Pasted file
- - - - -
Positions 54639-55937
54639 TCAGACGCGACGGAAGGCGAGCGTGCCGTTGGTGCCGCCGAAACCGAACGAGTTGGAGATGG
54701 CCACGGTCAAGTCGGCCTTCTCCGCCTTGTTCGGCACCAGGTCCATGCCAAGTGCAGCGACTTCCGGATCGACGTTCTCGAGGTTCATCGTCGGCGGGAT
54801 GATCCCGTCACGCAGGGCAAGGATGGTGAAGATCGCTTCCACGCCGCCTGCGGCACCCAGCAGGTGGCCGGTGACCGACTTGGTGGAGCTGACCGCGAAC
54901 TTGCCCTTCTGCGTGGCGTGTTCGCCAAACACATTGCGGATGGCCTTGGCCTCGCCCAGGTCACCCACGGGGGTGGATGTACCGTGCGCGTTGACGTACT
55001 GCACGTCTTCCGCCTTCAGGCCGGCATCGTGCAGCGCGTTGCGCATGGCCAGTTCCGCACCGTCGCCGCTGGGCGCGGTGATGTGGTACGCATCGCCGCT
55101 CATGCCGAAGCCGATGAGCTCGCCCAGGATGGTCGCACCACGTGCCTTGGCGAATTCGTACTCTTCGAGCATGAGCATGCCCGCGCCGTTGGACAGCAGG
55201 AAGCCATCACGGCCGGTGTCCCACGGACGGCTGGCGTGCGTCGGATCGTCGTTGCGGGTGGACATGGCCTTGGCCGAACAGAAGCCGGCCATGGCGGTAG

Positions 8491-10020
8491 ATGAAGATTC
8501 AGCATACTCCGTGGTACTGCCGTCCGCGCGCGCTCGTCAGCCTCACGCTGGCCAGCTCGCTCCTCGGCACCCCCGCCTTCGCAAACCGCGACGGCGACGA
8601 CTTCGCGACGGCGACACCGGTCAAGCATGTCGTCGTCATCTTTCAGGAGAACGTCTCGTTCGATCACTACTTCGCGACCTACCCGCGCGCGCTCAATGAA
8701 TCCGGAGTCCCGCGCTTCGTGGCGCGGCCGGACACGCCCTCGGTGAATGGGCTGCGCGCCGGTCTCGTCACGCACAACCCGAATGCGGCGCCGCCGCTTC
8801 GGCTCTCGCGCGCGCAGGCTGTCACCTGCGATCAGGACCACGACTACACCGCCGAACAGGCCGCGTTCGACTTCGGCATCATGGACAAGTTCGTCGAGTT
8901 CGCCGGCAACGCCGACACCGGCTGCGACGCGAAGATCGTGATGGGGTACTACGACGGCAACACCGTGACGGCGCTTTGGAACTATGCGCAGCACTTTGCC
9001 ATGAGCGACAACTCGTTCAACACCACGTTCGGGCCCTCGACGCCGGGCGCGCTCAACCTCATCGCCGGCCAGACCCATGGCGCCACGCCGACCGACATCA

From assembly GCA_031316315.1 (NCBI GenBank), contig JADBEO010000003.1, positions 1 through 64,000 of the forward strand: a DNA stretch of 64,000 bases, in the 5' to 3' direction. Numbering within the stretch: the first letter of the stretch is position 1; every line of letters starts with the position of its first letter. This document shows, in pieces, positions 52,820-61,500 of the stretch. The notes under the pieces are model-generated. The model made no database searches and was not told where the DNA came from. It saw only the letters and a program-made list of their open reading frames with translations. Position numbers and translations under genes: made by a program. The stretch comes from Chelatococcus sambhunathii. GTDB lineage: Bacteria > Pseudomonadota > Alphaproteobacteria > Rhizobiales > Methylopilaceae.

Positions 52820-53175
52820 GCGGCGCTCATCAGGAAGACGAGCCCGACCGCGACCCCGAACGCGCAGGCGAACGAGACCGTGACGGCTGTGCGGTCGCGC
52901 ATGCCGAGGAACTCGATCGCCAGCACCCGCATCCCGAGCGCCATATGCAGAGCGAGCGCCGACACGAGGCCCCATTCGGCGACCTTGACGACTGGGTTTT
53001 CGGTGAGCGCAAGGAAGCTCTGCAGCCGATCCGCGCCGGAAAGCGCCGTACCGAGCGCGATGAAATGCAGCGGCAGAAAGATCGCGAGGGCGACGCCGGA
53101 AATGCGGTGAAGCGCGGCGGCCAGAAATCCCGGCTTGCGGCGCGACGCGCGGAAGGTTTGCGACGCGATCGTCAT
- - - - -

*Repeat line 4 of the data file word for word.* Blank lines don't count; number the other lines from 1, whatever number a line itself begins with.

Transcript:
54801 GATCCCGTCACGCAGGGCAAGGATGGTGAAGATCGCTTCCACGCCGCCTGCGGCACCCAGCAGGTGGCCGGTGACCGACTTGGTGGAGCTGACCGCGAAC